SIR FRANK LOWE
KNIGHTED In 2002 for his services to charity (and advertising) is one of that rarified nucleus of media men referred to as the advertising guruâ€™s guru. A scion of the famous Collett Dickenson Pearce and Lowe Agency, which inspired glamour and excitement and whose offices were at one time or another home to David Puttnam, Alan Parker and Charles Saatchi. This was a modern art form that created real change to the face of Britain and whose long term influence is only just being analysed and appreciated. CDP had a huge influence on all creative departments in the 60's, 70's and 80's, with innovative and memorable campaigns for Heineken, Hovis, Stella Artois, Benson & Hedges, Hamlet, Parker Pens amongst other household names. In 1979, Sir Frank inaugurated the Stella Artois tennis tournament and was founder and president â€“ it was an initiative which served Stella well for a 30 year span. Sir Frank duly caused a sensation in the microcosm of London advertising when he quit Lowe Worldwide in 2003, the agency he founded, to plan a new start-up â€“ the Red Brick Road (the route that Dorothy decided not to follow in the Wizard of Oz). Why does the â€˜grand old manâ€™ of advertising bother? the trade press wanted to know, especially with a two-year â€˜non-competeâ€™ clause in force? Within weeks of opening his new operation in 2006, retail giant Tesco moved its account over, worth in the region of Â£50 million. â€˜Nuff said.
What is the first still image you remember?
The original Doyle Dane Bernbach Volkswagen ad with the headline Lemon.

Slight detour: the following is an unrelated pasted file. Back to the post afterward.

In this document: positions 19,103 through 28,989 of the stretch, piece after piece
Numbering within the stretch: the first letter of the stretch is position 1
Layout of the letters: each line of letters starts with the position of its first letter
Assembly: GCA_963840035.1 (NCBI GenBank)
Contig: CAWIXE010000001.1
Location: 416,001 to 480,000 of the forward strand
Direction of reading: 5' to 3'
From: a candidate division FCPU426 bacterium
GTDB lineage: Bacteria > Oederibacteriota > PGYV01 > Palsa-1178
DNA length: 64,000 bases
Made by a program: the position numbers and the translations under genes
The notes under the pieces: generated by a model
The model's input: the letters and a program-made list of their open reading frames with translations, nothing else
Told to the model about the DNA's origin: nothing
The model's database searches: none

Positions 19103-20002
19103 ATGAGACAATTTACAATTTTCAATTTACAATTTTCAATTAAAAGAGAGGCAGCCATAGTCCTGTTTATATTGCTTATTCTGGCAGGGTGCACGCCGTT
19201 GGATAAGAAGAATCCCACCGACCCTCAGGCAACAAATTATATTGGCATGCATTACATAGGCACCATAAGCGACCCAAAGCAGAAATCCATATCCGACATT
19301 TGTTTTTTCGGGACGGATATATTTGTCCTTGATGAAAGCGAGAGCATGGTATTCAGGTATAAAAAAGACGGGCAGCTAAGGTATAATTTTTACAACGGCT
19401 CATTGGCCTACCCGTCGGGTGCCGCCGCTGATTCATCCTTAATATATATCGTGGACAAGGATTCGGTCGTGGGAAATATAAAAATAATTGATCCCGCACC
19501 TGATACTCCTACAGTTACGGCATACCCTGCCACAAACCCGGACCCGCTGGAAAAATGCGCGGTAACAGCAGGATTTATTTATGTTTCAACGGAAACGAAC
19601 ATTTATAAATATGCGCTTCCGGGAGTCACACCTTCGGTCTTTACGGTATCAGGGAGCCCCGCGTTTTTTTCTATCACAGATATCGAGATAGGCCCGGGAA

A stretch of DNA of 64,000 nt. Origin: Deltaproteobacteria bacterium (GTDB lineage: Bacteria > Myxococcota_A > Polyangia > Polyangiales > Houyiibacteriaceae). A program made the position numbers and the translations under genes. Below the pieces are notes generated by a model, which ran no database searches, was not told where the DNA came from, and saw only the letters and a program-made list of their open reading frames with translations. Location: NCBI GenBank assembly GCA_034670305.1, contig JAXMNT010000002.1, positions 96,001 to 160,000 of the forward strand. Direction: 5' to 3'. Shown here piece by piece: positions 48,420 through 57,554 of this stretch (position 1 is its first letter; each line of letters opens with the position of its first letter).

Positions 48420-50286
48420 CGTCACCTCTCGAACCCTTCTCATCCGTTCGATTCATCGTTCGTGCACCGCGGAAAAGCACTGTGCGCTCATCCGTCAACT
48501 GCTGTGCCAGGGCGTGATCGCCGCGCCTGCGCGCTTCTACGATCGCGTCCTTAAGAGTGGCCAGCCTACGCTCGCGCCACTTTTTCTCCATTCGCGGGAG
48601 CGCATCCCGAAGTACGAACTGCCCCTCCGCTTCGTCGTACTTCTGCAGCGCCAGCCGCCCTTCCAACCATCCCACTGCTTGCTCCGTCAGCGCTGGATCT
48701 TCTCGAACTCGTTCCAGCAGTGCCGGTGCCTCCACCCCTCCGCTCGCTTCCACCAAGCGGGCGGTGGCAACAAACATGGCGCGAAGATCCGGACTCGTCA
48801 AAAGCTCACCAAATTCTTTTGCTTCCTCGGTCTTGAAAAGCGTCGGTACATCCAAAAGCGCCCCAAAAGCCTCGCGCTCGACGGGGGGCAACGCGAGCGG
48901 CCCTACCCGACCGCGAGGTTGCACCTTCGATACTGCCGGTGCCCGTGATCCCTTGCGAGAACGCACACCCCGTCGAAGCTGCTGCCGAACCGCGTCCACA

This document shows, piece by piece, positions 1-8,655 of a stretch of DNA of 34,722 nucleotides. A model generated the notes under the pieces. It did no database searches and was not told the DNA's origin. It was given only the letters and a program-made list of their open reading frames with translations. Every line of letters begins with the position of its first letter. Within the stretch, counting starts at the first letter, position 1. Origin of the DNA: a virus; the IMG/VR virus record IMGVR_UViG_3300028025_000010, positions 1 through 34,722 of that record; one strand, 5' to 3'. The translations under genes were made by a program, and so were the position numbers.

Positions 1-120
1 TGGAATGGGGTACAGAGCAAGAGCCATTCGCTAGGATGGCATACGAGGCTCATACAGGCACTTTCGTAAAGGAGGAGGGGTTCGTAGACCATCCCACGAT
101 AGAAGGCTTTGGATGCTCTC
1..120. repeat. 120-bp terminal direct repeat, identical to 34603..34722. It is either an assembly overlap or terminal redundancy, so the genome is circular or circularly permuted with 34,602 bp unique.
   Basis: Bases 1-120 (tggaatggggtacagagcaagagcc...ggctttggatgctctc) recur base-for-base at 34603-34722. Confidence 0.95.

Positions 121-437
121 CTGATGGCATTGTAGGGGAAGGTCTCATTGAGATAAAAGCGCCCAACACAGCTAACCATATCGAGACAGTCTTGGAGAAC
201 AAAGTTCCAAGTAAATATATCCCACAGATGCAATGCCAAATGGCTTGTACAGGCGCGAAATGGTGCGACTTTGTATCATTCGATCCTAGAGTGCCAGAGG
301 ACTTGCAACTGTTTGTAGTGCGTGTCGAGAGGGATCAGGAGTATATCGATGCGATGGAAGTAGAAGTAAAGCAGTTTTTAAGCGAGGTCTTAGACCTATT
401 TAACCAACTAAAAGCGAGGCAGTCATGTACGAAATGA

Your professional life has been heavily involved with film. What has the most power - a single still or the moving image?
The single still. It is because if we think of images, whether it is of our parents or the man in front of the tank in Tiananmen Square, they are always stills.
What was the first photograph you acquired?
The photograph of [Isambard Kingdom] Brunel, by Robert Howlett. It just struck me as an extraordinary image of tradition meeting the industrial revolution.
You have an impressive photographic collection - is there a theme?
The theme was to build a history of photography, so it really runs from Fox Talbot to more recent times â€“ virtually all of it is black and white, which is interesting in itself.
Which contemporary photographers do you consider to be future â€˜masterâ€™ calibre?
I think one name comes to the fore - Andreas Gursky. It would take me the rest of this page to say why.
With an advertising background - does a successful image have to have a narrative content?
No. One of the best campaigns I worked on, with Alan Waldie and Duffy, was the Benson & Hedges surreal campaign. Which I think was the first time surreal images had been used in advertising.
Is photography really the essential art of our time?
No. And I do collect paintings though looking back not as many as I wish I had collected.
Which are the key photographs you treasure the most in your collection and why?
I have been lucky to have worked with so many of the great photographers - Bailey, Donovan, Snowden, Penn, Avedon â€“ but when I recently looked at all the photographs, I did come to the conclusion that Penn is truly the master and so have collected all the Pennâ€™s that I have and put them in my library.
Do you own a camera and/or take photographs yourself?
Yes â€“ Iâ€™ve owned an Olympus since they launched the Trip and we did the ad with David Bailey. I still have an Olympus though now itâ€™s the new Tough. Iâ€™m not really a good enough photographer for very complex cameras.
If we could magically transport you anywhere, to any point in time, to take (or art direct) a single photograph - what would it be?
It would be a photograph of Michelangelo, aged 24, creating the PietÃ . To me no explanation is necessary nor would it be possible.